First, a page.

According to Desmurs, “Each independent brand I am showing has a wholly unique vision and an immediately recognizable style. Objet d’Emotion offers jewelry lovers a colorful, highly textured, sophisticated and rare world tour of new jewelry. Long live individuality!” Speaking of individuals, Desmurs reports that the typical Objet d’Emotion client is extremely interested in the worlds of high-end jewelry and craft. “They have educated minds and educated eyes, they are passionate about design-driven jewelry that is innovative in forms, materials and overall effect,” she said. “Our clients are confident, inquisitive and they like to learn about the designer and the work…and often, both. They have a taste for the unconventional.

PAD London is an important fair to participate in as it attracts a cosmopolitan, design-driven and adventurous audience. Desmurs also mentioned the fact that the show, founded by a Frenchman, originated in Paris and also features a seasoned selection committee of experts. “This group is composed of highly experienced and well-known dealers, each of whom is distinguished by his or her own specialty,” Desmurs noted. “The PAD selection committee examines applications according to the criteria of ethics, quality and aesthetics which form the foundations of PAD’s reputation.” (This committee is a kind of parliament representing the show’s exhibitors and unique offerings, and members share their insights into the ever-shifting indexes of the haute luxe jewelry world and art market with PAD’s organizers.)

“The PAD exhibitors and their stands are elegant without being stuffy, and the PAD fair gives attendees an experience of many modes of contemporary, daring and adventurous design,” Desmurs said. There are some great galleries showing such as Nilufar Gallery from Milan, and Fumi Gallery. I also love Florian Daguet Bresson, who had one of the best stands at PAD London last year with a great presentation of ceramics from young artists.” As Objet d’Emotion exhibits jewelry that embodies innovative design and the mastery of unconventional materials, it complements PAD’s other exhibitors. “I like sensual and bold forms,” Desmur mused. Although she collects jewelry and unusual objects that are alive with clean shapes, interesting textures and colours, “I am not a design junkie,” she declared. “When I see a great piece of jewelry,” she reflected, “I get goosebumps and feel a surge of energy. I want to wear it, and I can become totally obsessed with a jewel’s concept, form, materials, textures, colors and juxtapositions of elements.”

While she readily admitted that there is no universally agreed upon definition of luxury jewelry, Desmurs believes that an essential element of the definition must include rarity. “After all, there’s a great deal of mass produced jewelry that has been branded as luxury,” she noted. “How can an 18-karat gold bracelet that is as easy to find in an airport terminal as a McDonald’s hamburger is be considered luxurious?” she asks. How can global brand boutiques that are situated in malls around the world be considered to be selling luxury jewelry?” These questions are integral to the Jewellery Dreamin’ presentation.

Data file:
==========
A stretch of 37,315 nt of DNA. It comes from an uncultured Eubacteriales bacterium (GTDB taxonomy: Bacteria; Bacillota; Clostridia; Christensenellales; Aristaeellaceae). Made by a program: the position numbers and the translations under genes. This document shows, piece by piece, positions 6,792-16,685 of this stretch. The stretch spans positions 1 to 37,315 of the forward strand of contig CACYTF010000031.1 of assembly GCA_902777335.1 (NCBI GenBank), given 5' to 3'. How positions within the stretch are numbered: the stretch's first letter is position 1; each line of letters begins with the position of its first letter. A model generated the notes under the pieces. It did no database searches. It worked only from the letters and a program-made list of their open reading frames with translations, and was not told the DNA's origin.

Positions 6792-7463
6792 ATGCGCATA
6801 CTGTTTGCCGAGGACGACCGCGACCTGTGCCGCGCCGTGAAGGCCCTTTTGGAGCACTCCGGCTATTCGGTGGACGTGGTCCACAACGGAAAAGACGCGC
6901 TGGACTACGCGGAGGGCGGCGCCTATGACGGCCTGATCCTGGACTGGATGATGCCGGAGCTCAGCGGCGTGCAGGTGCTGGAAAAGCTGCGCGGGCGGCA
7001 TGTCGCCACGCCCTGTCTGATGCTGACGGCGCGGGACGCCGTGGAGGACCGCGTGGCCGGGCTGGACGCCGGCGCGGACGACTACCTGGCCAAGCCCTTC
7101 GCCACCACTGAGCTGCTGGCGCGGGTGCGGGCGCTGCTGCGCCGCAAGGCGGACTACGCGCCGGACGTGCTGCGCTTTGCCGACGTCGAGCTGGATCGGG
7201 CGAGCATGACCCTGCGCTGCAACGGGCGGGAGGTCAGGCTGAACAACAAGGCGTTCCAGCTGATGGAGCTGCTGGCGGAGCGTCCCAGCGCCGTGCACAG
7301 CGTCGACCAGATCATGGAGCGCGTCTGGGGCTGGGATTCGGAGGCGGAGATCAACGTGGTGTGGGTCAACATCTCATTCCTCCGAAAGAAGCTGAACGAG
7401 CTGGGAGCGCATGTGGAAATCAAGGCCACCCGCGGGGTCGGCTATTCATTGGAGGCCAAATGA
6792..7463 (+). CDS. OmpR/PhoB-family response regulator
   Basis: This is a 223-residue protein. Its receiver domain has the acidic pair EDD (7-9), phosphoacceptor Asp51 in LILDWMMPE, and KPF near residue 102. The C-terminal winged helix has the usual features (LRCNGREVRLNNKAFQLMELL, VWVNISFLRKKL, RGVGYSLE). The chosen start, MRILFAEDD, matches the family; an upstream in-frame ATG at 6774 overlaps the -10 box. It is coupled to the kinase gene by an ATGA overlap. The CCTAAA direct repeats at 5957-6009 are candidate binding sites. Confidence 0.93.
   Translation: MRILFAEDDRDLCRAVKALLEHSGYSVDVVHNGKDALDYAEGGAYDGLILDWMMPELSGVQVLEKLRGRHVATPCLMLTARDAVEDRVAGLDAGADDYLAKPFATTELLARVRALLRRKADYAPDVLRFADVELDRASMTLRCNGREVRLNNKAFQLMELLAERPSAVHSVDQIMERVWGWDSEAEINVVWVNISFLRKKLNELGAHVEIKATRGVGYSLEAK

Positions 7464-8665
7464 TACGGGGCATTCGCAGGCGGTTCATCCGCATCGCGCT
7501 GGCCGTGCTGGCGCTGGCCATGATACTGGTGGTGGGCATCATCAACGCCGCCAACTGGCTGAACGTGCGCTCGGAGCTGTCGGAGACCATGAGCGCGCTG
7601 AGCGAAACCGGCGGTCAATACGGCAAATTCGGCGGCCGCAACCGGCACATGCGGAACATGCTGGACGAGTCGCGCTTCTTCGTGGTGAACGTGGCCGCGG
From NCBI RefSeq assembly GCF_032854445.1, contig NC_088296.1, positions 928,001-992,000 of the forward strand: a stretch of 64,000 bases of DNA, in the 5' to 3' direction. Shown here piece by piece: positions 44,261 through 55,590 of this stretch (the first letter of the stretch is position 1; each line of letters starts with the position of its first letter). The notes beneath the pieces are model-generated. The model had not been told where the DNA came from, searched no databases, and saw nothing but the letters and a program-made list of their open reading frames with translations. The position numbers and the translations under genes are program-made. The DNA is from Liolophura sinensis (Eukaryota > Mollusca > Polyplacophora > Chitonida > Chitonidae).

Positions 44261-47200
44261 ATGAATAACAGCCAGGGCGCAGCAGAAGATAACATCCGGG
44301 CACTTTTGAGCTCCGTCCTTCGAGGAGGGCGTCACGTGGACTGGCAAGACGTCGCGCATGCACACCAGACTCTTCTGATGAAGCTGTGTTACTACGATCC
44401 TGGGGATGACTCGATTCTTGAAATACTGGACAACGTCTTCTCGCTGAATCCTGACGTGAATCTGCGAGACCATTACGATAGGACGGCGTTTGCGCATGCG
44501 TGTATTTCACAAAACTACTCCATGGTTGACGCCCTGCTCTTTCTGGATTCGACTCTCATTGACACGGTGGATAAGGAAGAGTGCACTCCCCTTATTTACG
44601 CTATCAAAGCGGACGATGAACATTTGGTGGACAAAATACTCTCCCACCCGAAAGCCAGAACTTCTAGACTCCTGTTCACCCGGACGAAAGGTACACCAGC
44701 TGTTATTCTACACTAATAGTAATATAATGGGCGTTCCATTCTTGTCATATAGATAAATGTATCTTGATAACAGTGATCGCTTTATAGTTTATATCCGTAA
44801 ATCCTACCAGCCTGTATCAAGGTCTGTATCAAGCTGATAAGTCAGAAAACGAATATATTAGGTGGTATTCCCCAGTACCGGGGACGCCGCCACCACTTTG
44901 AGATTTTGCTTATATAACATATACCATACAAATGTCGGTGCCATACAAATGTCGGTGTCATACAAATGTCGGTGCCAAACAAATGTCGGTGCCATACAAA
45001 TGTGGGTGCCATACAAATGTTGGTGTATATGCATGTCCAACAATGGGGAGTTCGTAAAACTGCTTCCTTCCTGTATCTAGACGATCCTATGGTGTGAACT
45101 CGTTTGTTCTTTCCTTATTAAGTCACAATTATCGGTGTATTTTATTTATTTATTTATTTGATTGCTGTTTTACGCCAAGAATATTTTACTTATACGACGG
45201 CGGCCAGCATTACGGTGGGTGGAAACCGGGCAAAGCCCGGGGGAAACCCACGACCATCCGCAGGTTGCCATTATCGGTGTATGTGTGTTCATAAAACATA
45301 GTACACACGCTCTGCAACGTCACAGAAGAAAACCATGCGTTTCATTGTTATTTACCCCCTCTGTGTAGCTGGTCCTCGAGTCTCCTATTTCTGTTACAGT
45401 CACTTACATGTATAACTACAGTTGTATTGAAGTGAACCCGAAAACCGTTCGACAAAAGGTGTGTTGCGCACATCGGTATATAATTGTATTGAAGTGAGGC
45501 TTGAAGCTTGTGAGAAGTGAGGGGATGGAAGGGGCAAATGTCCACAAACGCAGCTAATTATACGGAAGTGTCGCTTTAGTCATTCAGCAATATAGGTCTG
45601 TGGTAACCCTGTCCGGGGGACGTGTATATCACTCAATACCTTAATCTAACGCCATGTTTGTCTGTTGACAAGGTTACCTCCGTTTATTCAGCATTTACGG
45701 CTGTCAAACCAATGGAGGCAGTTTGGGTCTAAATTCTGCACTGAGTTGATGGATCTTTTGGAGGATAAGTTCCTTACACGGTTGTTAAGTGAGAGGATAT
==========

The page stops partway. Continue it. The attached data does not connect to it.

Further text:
As Desmurs concluded, “I want to present an array of jewels that my 13-year-old daughter, Paloma and her friends dream of wearing when they are grown up. Why can’t they aspire to wear incredible jewels that tell a story or convey intriguing moods instead of wearing trendy tat that is sold in chain stores around the world?” she asked. Although she admits that young girls and most people can never afford to buy Objet d’Emotion jewels, to dream about wearing beautiful jewels made by artisans in small workshops is to identify with handmade, rare artistic jewelry in a time when mass-produced jewels are glutting the market.

When first viewed, the Jewellery Dreamin’ portrait prompted this writer to wonder whether these girls are enjoying wearing beautiful jewels, caught in a vortex of luxury consumption or simply posing for the fun of it. Commenting on the image, Demure ventured, “These young women cannot afford to buy luxury jewels and would never think of going jewelry shopping at PAD, yet they may already be aspiring to wear fine and rare jewels that help express their individuality. I think there are plenty of people, young and old, who believe in design, artisanal jewelry heritage and the future of handmade luxury jewelry.” As PAD London offers free admission to students, it seems likely that in addition to attracting prestige jewelry collectors, Objet d’Emotion’s stand will also magnetically attract young people who are variously making fine luxury jewelry, collecting it and perhaps, even dreaming of wearing it when they are grown and can afford to purchase it for themselves.